Neil LaBute’s remake of The Wicker Man has become one of the best bad movies ever, thanks largely to an extra special scene.

Is any art truly objectively good or bad? It’s all said to be subjective, with beauty being in the eye of the beholder. In fact, plenty of films fall into the “so bad they’re good category.” The 2006 version of The Wicker Man could be a stellar example of this duality. Based on the 1973 British version, one of the first quaint aspects of this version is its all-female, neo-pagan cult. It’s definitely different. The original film had cult-like, sexually obsessed islanders, who were quaint, playful and mysterious, when not menacing. However, the women on the 2006 island are matriarchal, repressed, and see men as subhuman.

Rather than pit Paganism against Christianity, men are seen as rivals to women. In some ways this could be seen as a bold choice, as it instantly opens the film to accusations of misogyny. Nevertheless, much of this is substantially subverted by the overall zany tone of the film. In fact, by the end of its run time, one may have a difficult time elevating this film to any level of controversy.

The Bees, the Burning Question and the Honey

The original Wicker Man featured Edward Woodward in a compelling performance as Police Sergeant Neil Howie. In his search for a missing girl, Howie is ultimately set against the enigmatic Lord Summerisle (Christopher Lee), who is brimming with charisma. In this film, what’s largely at stake is the island’s harvest, and also two apparently different worldviews. One probably leaves that film asking all sorts of questions, and may conceivably become interested in understanding Pagan rituals.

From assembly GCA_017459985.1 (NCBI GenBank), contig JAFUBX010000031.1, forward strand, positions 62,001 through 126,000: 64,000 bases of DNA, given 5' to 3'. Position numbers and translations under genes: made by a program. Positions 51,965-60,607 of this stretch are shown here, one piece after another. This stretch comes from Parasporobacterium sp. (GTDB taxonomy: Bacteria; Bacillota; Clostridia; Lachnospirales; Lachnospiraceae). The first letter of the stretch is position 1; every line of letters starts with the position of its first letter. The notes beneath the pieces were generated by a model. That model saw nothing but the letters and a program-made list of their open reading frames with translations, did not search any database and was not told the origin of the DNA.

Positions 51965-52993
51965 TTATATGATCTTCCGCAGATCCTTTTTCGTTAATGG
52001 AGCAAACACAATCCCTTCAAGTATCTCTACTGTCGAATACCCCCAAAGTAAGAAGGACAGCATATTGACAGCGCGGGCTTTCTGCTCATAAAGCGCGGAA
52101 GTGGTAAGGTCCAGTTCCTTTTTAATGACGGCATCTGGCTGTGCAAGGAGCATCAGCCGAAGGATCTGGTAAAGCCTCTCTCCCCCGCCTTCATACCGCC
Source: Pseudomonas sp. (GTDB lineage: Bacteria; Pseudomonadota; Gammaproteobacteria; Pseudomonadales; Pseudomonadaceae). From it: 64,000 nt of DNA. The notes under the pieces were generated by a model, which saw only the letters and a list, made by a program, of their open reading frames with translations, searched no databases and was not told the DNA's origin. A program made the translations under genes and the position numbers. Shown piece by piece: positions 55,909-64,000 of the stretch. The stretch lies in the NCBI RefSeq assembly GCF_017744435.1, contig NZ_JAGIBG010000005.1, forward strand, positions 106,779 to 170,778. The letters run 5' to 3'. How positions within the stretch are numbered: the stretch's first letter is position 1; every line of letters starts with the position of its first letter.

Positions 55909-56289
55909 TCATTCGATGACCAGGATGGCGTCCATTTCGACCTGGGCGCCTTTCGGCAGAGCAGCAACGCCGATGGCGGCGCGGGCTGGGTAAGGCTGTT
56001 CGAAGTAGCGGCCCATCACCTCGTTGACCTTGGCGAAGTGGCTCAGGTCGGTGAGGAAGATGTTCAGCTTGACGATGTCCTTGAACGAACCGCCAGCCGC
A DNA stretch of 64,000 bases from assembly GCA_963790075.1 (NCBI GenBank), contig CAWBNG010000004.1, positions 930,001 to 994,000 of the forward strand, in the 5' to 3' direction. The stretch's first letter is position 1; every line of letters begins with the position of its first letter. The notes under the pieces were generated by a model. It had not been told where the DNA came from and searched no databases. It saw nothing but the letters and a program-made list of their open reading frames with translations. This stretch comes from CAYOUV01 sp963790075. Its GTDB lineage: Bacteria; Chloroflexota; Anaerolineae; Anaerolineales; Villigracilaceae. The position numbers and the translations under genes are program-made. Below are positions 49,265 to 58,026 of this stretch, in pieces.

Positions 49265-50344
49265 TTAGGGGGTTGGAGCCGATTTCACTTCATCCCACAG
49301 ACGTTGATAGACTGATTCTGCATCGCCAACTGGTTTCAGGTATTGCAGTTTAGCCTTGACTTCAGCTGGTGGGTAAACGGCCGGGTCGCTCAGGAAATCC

In contrast, Neil LaBute’s film will have most laughing at the comical effects of CG animated bees swarming Nicolas Cage’s face. Seriously, if you’ve watched this film without cracking a smile during that scene, your sense of humor is probably broken. This scene is what all of this film’s future buzz will be about, and everyone knows it. None of the other elements will matter to anyone worth talking to. Well, okay, I’ll be fair here. There are actually three memorable lines from this film. Yes, there’s the classic “Oh no, not the bees!” However, there’s also Cage repeatedly asking, “How’d it get burned?” and “Killing me won’t bring back your g**damn honey!”

The Wicker Man Lives On

The “Oh no, not the bees!” line can be found as an internet meme already. Actually, it pairs incredibly well with a similar classic scene from “Troll 2.” It’s not easy to tell if The Wicker Man was intentionally made funny or not, but there are a few telltale signs of intentional overacting. In fact, that was already considered a part of Nicolas Cage’s skills before this film. In any case, almost no one takes this film very seriously, aside from a few die hard, overly socially conscious critics.

Oh, the line about honey even inspired a song title by Carson Wells. (Note also that “Carson Wells” is a character from the film No Country for Old Men, and a played played by Woody Harrelson).

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Wade Wanio is an author.

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